Interestingly, the video I later discovered for the song is, in addition to being super cool, the single version, rather than the album one. So, you can watch the video on YouTube, but you can't get the single unless you want to spend a fair chunk of change. Or you could just download today's song. ;-D

Sadly, ゆらゆら帝国 decided to part on friendly terms in 2010, as they felt they had accomplished all they could/wanted to as a band. Former leader Shintaro Sakamoto just released his first solo album, How to Live with a Phantom, in November of last year. I cannot wait to hear it!


  • ゆらゆら帝国 = Yura Yura Teikoku = Swinging Empire
  • 冷たいギフト = Tsumetai Gifuto = Cold Gift
  • 貫通 = Kantsuu = Penetration
  • ゆらゆら帝国のしびれ = Yura Yura Teikoku no Shibire = Numbness of Yura Yura Teikoku
  • ゆらゆら帝国のめまい = Yura Yura Teikoku no Memai = Vertigo of Yura Yura Teikoku

Saturday, February 11, 2012

Gift Horse
"Men of God"

Uh, oh! You either don't have the Flash plug-in installed, or you have it disabled.
Otherwise, there'd be a cute lil' streaming audio player on the left, rather than this message.

Gift Horse
Gift Horse
(self-released, 2008)

What can I say; I'm a sucker for cool type fonts. The artwork of this lil' puppy snagged my eye as I perused the free bin at my fave local store, due in large part to the font used for the band name. When I popped it in the player, I found my gut feeling was right, and 'twas a keeper. I very much dig the mellow yet heavy sounds they produce. The guitar on this track is pretty crushing in parts.

Since this intro EP, they've released a full length album, Mountain of Youth, and appeared on a compilation album put out by local institution Wuxtry Records for Record Store Day 2011, along with R.E.M. and a buncha other folks from the Athens/Atlanta nexus. I put Athens first, as that is the grounds for stomping of the Gift Horse boys. Also, I believe the Athens Wuxtry was opened before the one in Decatur, which is in the Atlanta area.

NOTA BENE: Gift Horse re-recorded two of the five songs from this EP for Mountain of Youth. This is not one of them.

Sunday, February 5, 2012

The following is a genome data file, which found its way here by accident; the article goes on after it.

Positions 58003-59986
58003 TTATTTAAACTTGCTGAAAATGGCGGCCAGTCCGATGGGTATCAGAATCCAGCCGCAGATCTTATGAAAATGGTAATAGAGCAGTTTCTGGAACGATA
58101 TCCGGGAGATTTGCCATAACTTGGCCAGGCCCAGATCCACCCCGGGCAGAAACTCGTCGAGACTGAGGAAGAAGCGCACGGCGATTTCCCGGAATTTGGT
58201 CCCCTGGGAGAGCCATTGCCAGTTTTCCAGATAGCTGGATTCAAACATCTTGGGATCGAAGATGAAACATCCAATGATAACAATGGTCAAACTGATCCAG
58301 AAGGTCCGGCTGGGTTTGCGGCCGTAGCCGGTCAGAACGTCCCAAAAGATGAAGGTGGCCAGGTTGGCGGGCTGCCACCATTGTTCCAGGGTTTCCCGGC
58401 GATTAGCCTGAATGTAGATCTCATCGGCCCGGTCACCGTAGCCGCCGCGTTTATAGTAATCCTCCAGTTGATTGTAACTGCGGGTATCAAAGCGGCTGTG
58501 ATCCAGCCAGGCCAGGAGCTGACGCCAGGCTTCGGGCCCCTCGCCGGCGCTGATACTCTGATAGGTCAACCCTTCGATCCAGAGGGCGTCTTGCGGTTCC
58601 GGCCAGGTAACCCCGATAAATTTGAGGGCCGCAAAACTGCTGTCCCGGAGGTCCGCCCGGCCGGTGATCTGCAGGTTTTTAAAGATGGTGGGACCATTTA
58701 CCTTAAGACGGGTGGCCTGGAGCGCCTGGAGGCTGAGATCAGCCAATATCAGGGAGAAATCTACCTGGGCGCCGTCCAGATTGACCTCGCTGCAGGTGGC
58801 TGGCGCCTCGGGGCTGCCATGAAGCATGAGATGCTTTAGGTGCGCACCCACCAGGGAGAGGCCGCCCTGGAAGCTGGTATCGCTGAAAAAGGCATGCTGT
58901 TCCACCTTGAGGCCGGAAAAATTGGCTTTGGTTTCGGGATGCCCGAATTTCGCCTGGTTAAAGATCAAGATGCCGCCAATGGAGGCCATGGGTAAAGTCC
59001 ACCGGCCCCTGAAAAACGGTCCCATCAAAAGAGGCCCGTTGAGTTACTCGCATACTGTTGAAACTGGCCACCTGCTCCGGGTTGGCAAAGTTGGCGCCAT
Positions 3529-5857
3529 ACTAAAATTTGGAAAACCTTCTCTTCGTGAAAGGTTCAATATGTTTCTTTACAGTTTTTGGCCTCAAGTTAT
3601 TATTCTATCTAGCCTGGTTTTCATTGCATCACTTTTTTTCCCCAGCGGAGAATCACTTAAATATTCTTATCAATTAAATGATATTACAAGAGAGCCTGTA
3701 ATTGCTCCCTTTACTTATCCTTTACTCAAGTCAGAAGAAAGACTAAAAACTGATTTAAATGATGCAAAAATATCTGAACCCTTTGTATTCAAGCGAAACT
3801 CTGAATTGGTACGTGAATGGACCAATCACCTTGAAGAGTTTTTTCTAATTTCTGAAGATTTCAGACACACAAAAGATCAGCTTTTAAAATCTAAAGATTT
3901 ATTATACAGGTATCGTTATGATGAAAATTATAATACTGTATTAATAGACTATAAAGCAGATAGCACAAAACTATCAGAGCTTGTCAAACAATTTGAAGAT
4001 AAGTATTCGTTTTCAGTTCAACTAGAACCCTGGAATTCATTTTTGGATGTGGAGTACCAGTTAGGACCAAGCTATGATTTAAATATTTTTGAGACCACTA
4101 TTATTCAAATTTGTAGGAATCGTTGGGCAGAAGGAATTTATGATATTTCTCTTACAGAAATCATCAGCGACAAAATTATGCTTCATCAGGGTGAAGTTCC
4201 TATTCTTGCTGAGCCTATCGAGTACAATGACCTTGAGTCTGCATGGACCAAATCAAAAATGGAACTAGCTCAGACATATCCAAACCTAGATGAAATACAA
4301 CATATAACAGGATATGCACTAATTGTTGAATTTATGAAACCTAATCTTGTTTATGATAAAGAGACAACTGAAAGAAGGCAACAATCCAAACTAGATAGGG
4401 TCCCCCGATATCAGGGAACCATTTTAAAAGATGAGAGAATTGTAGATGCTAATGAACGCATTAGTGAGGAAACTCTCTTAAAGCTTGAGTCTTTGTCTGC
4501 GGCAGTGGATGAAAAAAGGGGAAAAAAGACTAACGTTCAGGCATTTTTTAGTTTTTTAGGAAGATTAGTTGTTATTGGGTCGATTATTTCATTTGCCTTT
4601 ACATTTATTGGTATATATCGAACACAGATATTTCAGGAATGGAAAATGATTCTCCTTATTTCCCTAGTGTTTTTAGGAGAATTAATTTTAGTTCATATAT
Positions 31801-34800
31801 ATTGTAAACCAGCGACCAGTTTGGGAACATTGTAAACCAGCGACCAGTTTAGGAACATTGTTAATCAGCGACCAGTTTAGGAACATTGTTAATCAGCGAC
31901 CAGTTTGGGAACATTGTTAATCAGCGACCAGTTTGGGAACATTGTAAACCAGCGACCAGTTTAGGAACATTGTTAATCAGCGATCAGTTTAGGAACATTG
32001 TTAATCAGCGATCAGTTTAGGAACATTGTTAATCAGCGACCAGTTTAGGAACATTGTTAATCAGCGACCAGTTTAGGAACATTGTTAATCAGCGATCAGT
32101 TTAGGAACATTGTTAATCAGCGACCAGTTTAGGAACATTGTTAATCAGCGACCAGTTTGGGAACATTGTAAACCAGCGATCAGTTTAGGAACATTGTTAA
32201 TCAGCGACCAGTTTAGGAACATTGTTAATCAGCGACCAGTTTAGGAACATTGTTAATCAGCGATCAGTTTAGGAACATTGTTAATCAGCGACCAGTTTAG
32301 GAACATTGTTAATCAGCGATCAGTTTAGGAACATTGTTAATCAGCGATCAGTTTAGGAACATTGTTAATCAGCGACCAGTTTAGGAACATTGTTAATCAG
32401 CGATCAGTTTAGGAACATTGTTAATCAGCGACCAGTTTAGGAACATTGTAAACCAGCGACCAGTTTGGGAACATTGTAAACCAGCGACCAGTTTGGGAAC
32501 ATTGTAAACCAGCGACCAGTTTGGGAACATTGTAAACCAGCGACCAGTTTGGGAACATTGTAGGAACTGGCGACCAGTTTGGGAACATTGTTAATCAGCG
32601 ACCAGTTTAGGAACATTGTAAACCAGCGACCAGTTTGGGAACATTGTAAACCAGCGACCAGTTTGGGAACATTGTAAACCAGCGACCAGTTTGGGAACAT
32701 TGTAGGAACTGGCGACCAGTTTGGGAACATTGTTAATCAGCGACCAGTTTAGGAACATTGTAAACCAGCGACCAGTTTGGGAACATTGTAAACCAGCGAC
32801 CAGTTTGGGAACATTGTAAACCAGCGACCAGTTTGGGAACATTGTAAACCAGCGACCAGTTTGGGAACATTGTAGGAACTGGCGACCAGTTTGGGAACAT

Robert Hollis·Christopher Swartz
"Rebels in Eden"

Uh, oh! You either don't have the Flash plug-in installed, or you have it disabled.
Otherwise, there'd be a cute lil' streaming audio player on the left, rather than this message.

Robert Hollis·Christopher Swartz
11 X 2
(Perimeter Records, 1988)

Ever see an odd-looking record, or perhaps records, in almost every store in town, only to ignore them? That's what I did with the albums of Robert Hollis·Christopher Swartz. I used to see them in the local bins all over the place. All three had similar covers: stark white background, Robert Hollis·Christopher Swartz written at the same spot at the top in Microgramma D Bold Extended, a picture in the middle, and the title in the bottom in the same font, only much more huger. The only significant difference was the first, Iso, had a drawing rather than a photograph and used red ink in addition to black. Oh, and 11 X 2 had nothing printed on the back (more on that later).

A few months ago, I came across a cheap used copy of Iso and decided to give it a shot. It turned out to be very cool. The music was mostly instrumental and played on a variety of homemade instruments. A few pieces had vocals, but they were more recitative than singative. After several spins of Iso, I went on a mission to find the others. It took several months, but I finally found copies at local (and semi-local) stores of Music for Homebuilt Instruments and 11 X 2 for around $5 each, as opposed to prices I found on-line that were sometimes in the triple digit range!

Today's piece comes from side two of 11 X 2 and features Robert on the 2 String Guitar (Bottleneck) and Wood Slit Drums, while Christopher twangs the Birimibau. The album comes with a folio jam-packed with photos and technical diagrams of the instruments played (all homebuilt by Christopher), along with all sorts of ephemera, like info on building instruments, recording studio invoices, tax forms, etc.

Remember I mentioned the back cover being blank? Well, there's a plan for that, per the last insert in the folio. There was never a fourth album, though, so I left the back cover of mine blank, in solidarity.